30 Bridge Street / the Peacock
History of 30 Bridge Street
1959 Royal Commission on Historical Monuments Survey of Cambridge: built in the first half of the 18th cent. The ground and first floors have been altered. The street-front, of brickwork faced with stucco, has a shop-window of c. 1900 occupying the whole of the ground floor and a large window of c. 1840 on the first floor.
c.1355: the property was given to St John’s hospital
1356: John of St Neots 13s paid to St John’s hospital
1365/7: John Brynne 16s
1371: John of St Neots 16s
1490/91: John Shomaker 20s
1526/7: 18s paid to St John’s by John Odylyng
1649: St John’s grant lease of no.30 to John Hills (lease of no. 29 granted to John Hills in 1652)
1666: John Hills has by now transferred leases to son-in-law Nicholas Tabor I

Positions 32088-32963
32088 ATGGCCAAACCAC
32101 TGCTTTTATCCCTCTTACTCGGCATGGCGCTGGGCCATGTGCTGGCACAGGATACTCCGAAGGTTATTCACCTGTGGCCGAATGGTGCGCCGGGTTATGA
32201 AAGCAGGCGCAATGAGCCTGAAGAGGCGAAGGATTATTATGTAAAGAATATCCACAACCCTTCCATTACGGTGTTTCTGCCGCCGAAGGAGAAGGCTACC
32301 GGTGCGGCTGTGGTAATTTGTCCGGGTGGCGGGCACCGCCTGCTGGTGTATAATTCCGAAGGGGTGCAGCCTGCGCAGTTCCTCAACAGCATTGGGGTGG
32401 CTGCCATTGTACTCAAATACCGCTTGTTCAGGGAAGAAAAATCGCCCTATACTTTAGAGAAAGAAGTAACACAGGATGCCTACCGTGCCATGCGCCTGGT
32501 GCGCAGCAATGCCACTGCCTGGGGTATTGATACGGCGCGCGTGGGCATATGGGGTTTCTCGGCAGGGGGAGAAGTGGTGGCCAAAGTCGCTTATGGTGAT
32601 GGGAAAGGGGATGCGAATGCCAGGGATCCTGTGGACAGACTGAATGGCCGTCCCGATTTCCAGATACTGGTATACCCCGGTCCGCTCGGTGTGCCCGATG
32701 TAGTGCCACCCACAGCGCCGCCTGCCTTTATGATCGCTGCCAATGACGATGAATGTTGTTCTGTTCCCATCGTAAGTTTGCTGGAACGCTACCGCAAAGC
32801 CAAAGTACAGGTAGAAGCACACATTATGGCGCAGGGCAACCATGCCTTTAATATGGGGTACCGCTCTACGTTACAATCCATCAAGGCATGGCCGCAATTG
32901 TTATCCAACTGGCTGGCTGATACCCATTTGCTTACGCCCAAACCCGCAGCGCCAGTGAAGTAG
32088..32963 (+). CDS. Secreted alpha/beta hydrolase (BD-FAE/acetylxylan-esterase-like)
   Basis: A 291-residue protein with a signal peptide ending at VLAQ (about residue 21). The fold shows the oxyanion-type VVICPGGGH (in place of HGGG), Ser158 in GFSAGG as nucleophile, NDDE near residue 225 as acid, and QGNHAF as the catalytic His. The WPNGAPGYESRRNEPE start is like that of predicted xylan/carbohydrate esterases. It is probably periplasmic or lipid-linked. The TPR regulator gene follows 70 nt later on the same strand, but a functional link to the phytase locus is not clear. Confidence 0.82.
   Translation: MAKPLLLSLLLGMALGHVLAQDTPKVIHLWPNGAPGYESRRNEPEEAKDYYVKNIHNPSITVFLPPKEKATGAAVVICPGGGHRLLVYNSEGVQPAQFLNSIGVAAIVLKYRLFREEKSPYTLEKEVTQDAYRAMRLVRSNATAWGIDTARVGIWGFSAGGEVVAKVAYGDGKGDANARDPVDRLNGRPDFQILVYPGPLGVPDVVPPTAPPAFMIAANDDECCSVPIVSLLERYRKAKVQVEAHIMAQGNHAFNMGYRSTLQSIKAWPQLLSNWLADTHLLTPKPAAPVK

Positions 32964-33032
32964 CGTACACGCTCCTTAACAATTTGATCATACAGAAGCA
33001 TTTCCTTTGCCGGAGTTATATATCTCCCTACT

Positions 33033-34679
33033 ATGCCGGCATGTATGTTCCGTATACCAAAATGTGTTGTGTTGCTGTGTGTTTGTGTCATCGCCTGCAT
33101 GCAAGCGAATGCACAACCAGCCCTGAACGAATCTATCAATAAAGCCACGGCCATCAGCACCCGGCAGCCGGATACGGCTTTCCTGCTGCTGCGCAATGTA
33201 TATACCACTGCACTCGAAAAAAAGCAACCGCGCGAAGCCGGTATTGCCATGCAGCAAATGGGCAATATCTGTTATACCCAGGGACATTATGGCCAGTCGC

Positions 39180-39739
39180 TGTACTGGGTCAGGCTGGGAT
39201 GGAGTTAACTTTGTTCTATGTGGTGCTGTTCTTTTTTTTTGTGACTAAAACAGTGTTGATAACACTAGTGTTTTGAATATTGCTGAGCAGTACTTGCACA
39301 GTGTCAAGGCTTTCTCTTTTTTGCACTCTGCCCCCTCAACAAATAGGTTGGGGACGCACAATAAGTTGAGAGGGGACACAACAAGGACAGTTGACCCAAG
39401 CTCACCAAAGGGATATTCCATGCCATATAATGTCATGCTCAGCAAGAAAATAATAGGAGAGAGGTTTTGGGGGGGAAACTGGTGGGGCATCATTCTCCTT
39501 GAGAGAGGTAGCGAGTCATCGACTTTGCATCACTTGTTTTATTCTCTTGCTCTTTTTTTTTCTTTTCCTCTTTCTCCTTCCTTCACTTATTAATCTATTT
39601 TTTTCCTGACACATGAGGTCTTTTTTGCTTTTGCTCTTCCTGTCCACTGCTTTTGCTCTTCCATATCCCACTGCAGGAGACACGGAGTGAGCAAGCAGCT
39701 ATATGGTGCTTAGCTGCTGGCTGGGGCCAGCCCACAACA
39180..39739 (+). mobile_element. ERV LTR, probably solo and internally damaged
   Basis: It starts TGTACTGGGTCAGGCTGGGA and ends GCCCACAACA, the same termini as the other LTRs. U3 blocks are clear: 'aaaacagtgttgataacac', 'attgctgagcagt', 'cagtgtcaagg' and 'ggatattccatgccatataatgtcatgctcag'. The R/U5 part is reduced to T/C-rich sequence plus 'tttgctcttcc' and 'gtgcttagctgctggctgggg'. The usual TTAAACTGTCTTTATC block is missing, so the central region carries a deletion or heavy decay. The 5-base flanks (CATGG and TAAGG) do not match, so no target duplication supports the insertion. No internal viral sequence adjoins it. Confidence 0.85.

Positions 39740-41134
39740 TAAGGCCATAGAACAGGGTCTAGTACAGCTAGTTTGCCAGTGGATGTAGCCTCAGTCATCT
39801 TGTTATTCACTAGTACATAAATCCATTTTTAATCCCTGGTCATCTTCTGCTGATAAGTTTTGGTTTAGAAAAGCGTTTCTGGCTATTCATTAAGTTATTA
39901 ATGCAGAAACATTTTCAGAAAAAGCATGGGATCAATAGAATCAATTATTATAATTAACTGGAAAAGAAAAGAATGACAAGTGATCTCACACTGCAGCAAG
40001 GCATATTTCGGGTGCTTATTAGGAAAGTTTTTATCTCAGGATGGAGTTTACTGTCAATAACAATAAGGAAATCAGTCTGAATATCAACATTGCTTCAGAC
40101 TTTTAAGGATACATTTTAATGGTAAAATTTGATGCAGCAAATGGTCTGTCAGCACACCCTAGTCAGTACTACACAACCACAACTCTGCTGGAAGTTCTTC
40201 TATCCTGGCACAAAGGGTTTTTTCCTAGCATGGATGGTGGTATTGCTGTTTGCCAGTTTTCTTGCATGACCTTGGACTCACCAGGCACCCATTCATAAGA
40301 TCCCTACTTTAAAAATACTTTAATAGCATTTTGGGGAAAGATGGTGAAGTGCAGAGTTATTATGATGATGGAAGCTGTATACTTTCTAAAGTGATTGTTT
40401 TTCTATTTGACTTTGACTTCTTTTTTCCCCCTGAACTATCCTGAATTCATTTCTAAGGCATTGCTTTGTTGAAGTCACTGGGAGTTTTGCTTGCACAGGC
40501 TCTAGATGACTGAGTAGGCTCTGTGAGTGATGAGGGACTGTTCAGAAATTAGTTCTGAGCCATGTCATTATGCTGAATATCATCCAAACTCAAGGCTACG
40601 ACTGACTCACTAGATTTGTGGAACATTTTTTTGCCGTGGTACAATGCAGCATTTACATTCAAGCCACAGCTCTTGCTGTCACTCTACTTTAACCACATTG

1668: leases on both properties renewed
Both properties were in use as inns in the 17th cent. Occupied by two brothers, Moses and William Griggs. Moses married in St Peter’s in 1648, his second wife in St Clement’s in 1678, buried in Clement’s 1687. William married in St Peter’s in 1652 but had three children christened at St Clement’s.
1677: Nicholas I died and his will mentions two houses which must be nos. 29 and 30, namely, ‘the Crowe wherin lyeth Moses Griggs and the Peacock wherein lyeth …. Griggs.’
1683: Nicholas II renews leases. [likely that confusion in identities of properties happened]
1700: lease granted by Corpus to Edmund Glenister of Royston with Andrew Riches as occupant at no.30
1874: when colleges had to declare the property in Cambridge they owned, Corpus declared no. 30 and St John’s declared no. 29. However, there was clearly some confusion between the colleges as to the identity of the properties concerned!
1878: Corpus sold property
J & H Armstead, clothiers and outfitters
Bombay Restaurant (A Hashim)